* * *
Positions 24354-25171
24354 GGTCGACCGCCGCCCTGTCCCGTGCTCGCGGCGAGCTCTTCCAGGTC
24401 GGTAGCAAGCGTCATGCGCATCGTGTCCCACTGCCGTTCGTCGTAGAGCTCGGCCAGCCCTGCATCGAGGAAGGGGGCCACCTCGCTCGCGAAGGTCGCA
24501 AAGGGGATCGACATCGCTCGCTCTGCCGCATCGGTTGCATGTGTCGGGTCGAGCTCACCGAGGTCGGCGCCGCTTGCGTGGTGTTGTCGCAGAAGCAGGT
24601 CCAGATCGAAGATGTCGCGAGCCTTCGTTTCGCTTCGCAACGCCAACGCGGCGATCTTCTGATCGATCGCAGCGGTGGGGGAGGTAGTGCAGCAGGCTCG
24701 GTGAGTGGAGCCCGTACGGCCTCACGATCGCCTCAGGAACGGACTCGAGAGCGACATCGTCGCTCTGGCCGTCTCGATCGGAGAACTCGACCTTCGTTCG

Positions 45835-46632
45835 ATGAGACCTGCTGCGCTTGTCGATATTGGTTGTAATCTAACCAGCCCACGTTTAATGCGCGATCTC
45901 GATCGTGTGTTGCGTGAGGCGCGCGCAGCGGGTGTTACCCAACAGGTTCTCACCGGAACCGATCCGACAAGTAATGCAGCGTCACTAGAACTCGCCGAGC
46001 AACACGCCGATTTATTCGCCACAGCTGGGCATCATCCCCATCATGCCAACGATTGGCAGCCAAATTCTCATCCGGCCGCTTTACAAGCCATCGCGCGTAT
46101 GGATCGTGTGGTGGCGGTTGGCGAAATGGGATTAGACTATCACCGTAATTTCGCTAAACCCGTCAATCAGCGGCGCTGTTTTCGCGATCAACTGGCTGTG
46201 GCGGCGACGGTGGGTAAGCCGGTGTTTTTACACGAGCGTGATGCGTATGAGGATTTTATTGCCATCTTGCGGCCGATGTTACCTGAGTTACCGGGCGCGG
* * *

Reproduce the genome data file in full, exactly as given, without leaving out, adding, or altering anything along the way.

Positions 24354-25171
24354 GGTCGACCGCCGCCCTGTCCCGTGCTCGCGGCGAGCTCTTCCAGGTC
24401 GGTAGCAAGCGTCATGCGCATCGTGTCCCACTGCCGTTCGTCGTAGAGCTCGGCCAGCCCTGCATCGAGGAAGGGGGCCACCTCGCTCGCGAAGGTCGCA
24501 AAGGGGATCGACATCGCTCGCTCTGCCGCATCGGTTGCATGTGTCGGGTCGAGCTCACCGAGGTCGGCGCCGCTTGCGTGGTGTTGTCGCAGAAGCAGGT
24601 CCAGATCGAAGATGTCGCGAGCCTTCGTTTCGCTTCGCAACGCCAACGCGGCGATCTTCTGATCGATCGCAGCGGTGGGGGAGGTAGTGCAGCAGGCTCG
24701 GTGAGTGGAGCCCGTACGGCCTCACGATCGCCTCAGGAACGGACTCGAGAGCGACATCGTCGCTCTGGCCGTCTCGATCGGAGAACTCGACCTTCGTTCG

Positions 45835-46632
45835 ATGAGACCTGCTGCGCTTGTCGATATTGGTTGTAATCTAACCAGCCCACGTTTAATGCGCGATCTC
45901 GATCGTGTGTTGCGTGAGGCGCGCGCAGCGGGTGTTACCCAACAGGTTCTCACCGGAACCGATCCGACAAGTAATGCAGCGTCACTAGAACTCGCCGAGC
46001 AACACGCCGATTTATTCGCCACAGCTGGGCATCATCCCCATCATGCCAACGATTGGCAGCCAAATTCTCATCCGGCCGCTTTACAAGCCATCGCGCGTAT
46101 GGATCGTGTGGTGGCGGTTGGCGAAATGGGATTAGACTATCACCGTAATTTCGCTAAACCCGTCAATCAGCGGCGCTGTTTTCGCGATCAACTGGCTGTG
46201 GCGGCGACGGTGGGTAAGCCGGTGTTTTTACACGAGCGTGATGCGTATGAGGATTTTATTGCCATCTTGCGGCCGATGTTACCTGAGTTACCGGGCGCGG